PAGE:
Honda, Ford Unveil Plans for EV Models – Los Angeles Times

29 Aug 2014 | Author: | Comments Off on Honda, Ford Unveil Plans for EV Models – Los Angeles Times

Nissan Prairie Joy

Autos: The pricey vehicles underscore the affordability factor of electric power sources.

Honda Motor Co. and Ford Motor Co. unveiled their plans Monday for joining California’s electric car parade, showing off minivan and pickup truck models at the Los Angeles Auto Show that will take their places behind General Motors’ EV1 on the roster of zero-emission vehicles.

But even the Honda vehicle, the first to be powered by the next-generation battery technology called nickel-metal hydride, illustrates the continued limitations–and high cost–of the electric power sources now available.

Honda‘s four-seat EV Plus, which will be leased through just three Southern California dealerships and one in Sacramento starting in May, also will be the first electric family-size vehicle introduced by a major auto manufacturer.

GM’s EV1, which was introduced Dec. 5 at Saturn dealerships in Southern California and Arizona, is a two-seater.

Honda’s battery pack, which the company concedes is still in the development phase, has twice the energy and life span of the lead-acid battery used in GM’s EV1 and the new Ford Ranger EV pickup. But the Honda also needs eight hours to charge and cool down, compared with the three-hour recharging time for the EV1.

Moreover, the nickel-metal hydride batteries add $20,000 to the cost of the car, bringing the suggested retail price up past $53,000–if Honda were selling them. But to make them more affordable, Honda is offering the cars by 36-month lease only at a monthly payment of $499.

Honda admits the model introduction is more a subsidized experiment than mass-market pitch. It plans to lease just 300 of the cars over the next two years, and says a primary objective of the introduction is get consumer feedback on what they want in an electric car.

So far, the market for electric cars is drastically limited by the cars’ high cost and limited range. Honda says its EV Plus has a real world range of 60 to 80 miles before needing recharging, roughly comparable to the EV1.

The Japan-based auto maker says its battery pack’s greater energy is offset by the car’s weight, which is considerably greater than the EV1. Thus, the two vehicles go about the same distance on a single charge.

Also Thursday, Dearborn, Mich.-based Ford unveiled its Ford Ranger EV pickup, a copy of its gasoline-powered truck, but powered by the same lead-acid battery technology as the GM entry. It can go as far as 60 miles per charge. Ford said the vehicle will not go into production until November and won’t be delivered until early 1998.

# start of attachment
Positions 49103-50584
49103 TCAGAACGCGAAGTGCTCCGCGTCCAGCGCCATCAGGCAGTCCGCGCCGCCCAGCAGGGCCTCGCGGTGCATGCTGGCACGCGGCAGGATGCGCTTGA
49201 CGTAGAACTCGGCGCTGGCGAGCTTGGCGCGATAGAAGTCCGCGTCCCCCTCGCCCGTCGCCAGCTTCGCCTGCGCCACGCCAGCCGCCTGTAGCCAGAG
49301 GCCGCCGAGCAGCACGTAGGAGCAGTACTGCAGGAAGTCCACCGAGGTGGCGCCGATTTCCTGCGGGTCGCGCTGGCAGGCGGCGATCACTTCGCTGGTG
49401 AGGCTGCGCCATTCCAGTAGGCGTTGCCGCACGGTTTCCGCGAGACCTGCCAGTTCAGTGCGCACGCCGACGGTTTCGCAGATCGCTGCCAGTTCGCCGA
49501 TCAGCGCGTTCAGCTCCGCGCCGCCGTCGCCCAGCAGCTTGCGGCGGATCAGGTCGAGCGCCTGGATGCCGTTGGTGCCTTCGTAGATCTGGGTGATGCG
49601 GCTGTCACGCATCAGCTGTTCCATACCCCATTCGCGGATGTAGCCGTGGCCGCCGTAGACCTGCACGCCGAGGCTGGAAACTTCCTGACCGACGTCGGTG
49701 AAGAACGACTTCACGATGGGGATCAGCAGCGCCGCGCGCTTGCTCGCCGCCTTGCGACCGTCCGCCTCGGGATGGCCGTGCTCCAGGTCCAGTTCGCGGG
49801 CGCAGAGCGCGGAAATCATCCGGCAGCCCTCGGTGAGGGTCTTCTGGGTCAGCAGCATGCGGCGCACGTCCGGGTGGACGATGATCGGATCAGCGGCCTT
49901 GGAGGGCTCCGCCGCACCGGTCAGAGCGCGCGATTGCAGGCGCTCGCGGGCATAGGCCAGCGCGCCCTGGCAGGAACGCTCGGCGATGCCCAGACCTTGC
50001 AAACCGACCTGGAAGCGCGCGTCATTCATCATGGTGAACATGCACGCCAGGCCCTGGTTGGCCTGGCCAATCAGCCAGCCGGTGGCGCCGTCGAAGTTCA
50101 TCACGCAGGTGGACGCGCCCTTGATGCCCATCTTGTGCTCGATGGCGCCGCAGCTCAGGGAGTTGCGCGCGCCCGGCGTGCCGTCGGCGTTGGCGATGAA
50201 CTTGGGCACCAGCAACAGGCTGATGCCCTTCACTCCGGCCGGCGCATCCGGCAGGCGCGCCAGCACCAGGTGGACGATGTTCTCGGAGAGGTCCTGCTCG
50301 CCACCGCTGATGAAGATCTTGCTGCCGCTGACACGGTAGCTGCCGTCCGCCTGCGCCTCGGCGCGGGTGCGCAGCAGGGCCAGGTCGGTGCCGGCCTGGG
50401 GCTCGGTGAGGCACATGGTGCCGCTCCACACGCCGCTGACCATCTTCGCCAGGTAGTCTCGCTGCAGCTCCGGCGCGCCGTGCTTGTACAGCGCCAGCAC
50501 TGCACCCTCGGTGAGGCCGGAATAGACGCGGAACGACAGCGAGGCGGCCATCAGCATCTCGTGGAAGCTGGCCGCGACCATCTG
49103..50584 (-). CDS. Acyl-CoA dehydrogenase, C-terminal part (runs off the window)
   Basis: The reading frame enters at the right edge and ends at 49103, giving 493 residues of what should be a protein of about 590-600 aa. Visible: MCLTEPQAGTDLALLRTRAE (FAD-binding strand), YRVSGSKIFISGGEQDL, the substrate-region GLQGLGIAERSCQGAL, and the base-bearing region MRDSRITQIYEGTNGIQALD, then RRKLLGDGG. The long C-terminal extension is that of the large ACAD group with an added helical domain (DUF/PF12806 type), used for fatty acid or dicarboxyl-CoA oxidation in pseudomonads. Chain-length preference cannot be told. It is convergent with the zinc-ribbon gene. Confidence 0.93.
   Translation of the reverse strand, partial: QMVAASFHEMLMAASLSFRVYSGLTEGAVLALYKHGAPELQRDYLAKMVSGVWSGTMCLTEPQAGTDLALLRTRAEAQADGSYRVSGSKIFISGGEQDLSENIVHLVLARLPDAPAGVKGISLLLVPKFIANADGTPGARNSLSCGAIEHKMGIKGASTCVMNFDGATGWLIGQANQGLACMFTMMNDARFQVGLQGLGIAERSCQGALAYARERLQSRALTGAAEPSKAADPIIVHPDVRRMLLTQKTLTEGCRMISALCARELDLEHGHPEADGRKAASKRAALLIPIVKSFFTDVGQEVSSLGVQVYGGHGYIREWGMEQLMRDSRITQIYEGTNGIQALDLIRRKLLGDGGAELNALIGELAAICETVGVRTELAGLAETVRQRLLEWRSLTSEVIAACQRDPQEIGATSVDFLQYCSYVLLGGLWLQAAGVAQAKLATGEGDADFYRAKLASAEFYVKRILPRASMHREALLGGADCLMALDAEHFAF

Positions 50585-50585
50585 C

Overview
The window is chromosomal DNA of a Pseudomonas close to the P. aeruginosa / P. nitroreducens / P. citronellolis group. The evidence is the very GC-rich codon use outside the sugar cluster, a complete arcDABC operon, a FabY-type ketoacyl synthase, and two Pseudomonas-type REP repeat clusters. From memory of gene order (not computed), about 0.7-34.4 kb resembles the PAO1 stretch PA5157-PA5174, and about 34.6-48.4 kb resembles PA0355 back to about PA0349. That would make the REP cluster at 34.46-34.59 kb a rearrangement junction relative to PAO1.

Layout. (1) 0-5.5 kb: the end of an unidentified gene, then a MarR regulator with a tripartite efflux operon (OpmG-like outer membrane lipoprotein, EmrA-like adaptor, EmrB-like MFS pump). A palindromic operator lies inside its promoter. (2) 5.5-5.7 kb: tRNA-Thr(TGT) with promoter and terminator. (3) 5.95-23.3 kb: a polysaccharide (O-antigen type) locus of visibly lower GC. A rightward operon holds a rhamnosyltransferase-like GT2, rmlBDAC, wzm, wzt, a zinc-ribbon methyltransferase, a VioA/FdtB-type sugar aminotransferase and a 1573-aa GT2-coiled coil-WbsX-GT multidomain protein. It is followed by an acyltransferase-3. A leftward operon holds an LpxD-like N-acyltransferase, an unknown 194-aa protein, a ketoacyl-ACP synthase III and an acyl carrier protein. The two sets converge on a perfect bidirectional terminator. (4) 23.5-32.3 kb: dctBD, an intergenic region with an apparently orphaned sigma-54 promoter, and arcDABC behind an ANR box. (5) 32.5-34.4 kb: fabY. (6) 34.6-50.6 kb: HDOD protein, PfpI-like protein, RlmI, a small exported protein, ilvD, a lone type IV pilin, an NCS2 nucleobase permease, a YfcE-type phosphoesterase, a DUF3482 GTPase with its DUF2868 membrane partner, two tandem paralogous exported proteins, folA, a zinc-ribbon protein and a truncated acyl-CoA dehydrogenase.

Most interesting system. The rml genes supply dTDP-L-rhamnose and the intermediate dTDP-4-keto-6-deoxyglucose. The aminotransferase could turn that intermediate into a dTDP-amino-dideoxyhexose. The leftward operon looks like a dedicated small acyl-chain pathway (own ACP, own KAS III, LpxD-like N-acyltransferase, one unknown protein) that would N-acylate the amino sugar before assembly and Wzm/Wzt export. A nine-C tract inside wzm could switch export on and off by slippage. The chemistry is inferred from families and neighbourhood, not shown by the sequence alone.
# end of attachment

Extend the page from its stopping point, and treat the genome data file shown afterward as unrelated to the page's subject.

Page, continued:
The truck can be bought or leased nationwide and Ford hopes to take 1,000 orders this year.

Chevrolet, Toyota, Nissan and Chrysler also are expected to introduce electric-powered vehicles over the next year as they prepare for 2003, when at least 10% of all new cars offered for sale in California must be emission-free.

But the bulk of consumers will wait to make the plunge until batteries reach the market that offer drivers greater driving range at a lower price, said J. David Power, chairman of Agoura Hills-based J.D. Power Associates, a market information firm.

We are all waiting for the big breakthrough, which is the battery technology, Power said. Up until then, you get some experience. You can test a car in the laboratory, but there is quite a difference between the lab and what the consumers will do when they have a vehicle in their hands.

Ford said it will introduce a nickel-metal hydride version of the Ford Ranger in the 1999 model year, but said that will add $12,000 to $15,000 to the price.

At least three companies are racing to develop affordable nickel-metal hydride batteries: Ovonics Battery Co. of Troy, Mich. of which Honda and General Motors are stockholders; Matsushita of Japan; and SAFT of France.

Honda said it is using batteries from both Ovonics and Matsushita in its EV Plus.

Nissan Prairie Joy

The Auto Show starts Saturday and continues at the L.A. Convention Center through Jan. 12.


Electrical Parade

Now that General Motors’ EV1 has gone on sale, other major manufacturers are lined up to test the California market for electric vehicles:


Company Model Style Price Date Chevrolet S-10 Pickup $33,135 Early 1997 Honda EV Plus Minivan 53,999 May 1997 Toyota RAV4 EV Sport utility 42,000 Fall 1997 Ford Ranger EV Pickup 32,000 January 1998 Chrysler EPIC Minivan NA Early 1998 Nissan Prairie Joy 4-seat family NA Early 1998


Note: Prices and dates are estimates

Sources: Electric Vehicle Assn. of America, company representatives

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